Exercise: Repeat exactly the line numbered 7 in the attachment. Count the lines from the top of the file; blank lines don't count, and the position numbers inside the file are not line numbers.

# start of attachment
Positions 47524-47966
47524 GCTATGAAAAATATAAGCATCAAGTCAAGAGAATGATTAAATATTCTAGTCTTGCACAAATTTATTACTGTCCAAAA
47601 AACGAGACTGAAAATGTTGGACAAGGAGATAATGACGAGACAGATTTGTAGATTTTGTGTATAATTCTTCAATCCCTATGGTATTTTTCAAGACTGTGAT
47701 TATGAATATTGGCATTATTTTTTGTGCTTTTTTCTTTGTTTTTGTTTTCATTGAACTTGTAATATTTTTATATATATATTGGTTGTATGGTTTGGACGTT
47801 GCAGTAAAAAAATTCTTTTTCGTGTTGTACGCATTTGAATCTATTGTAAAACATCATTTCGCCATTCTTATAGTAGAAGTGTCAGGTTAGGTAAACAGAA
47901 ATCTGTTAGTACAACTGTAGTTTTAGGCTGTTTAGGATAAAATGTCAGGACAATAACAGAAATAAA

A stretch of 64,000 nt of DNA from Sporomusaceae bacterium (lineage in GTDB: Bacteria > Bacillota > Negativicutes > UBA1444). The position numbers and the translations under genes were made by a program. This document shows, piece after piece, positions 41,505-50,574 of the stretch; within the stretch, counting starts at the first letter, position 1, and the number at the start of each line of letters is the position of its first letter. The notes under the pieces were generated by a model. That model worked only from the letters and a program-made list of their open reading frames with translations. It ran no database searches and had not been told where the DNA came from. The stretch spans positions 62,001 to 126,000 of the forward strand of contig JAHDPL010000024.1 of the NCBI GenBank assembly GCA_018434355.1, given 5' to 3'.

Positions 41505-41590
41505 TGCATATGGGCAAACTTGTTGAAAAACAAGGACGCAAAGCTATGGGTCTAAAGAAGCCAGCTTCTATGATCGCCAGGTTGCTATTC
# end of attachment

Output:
A stretch of 64,000 nt of DNA from Sporomusaceae bacterium (lineage in GTDB: Bacteria > Bacillota > Negativicutes > UBA1444). The position numbers and the translations under genes were made by a program. This document shows, piece after piece, positions 41,505-50,574 of the stretch; within the stretch, counting starts at the first letter, position 1, and the number at the start of each line of letters is the position of its first letter. The notes under the pieces were generated by a model. That model worked only from the letters and a program-made list of their open reading frames with translations. It ran no database searches and had not been told where the DNA came from. The stretch spans positions 62,001 to 126,000 of the forward strand of contig JAHDPL010000024.1 of the NCBI GenBank assembly GCA_018434355.1, given 5' to 3'.